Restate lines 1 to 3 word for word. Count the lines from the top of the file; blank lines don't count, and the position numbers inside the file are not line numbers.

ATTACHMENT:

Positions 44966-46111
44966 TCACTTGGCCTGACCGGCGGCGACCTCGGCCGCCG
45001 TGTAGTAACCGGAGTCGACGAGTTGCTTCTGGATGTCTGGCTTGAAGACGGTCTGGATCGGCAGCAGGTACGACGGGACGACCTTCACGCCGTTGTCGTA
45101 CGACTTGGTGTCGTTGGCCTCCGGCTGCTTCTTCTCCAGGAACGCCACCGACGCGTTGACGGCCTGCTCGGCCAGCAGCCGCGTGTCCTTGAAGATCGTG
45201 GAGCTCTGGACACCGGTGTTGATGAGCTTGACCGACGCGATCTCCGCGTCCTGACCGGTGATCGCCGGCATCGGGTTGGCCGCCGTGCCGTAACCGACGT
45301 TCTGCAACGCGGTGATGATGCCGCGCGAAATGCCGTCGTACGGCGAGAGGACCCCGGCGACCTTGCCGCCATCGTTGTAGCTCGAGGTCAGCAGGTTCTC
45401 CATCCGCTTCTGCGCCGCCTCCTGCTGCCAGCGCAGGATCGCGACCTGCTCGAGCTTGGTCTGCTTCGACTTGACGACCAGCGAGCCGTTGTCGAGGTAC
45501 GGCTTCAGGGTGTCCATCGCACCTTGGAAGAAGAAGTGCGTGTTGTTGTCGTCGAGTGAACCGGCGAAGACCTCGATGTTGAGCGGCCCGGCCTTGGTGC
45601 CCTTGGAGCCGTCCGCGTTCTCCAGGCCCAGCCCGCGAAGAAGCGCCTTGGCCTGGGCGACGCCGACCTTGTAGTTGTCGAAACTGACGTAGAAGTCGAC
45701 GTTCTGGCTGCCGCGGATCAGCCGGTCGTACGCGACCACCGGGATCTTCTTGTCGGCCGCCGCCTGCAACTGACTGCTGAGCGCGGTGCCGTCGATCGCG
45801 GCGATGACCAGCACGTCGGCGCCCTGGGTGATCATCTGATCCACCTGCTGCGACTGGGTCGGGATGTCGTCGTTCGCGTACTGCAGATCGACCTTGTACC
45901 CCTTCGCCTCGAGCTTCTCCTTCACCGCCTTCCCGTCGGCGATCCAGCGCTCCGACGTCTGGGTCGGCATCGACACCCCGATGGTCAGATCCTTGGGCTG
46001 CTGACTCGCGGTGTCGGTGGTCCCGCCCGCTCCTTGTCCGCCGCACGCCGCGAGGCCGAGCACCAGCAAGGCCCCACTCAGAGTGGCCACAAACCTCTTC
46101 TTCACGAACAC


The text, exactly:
Positions 44966-46111
44966 TCACTTGGCCTGACCGGCGGCGACCTCGGCCGCCG
45001 TGTAGTAACCGGAGTCGACGAGTTGCTTCTGGATGTCTGGCTTGAAGACGGTCTGGATCGGCAGCAGGTACGACGGGACGACCTTCACGCCGTTGTCGTA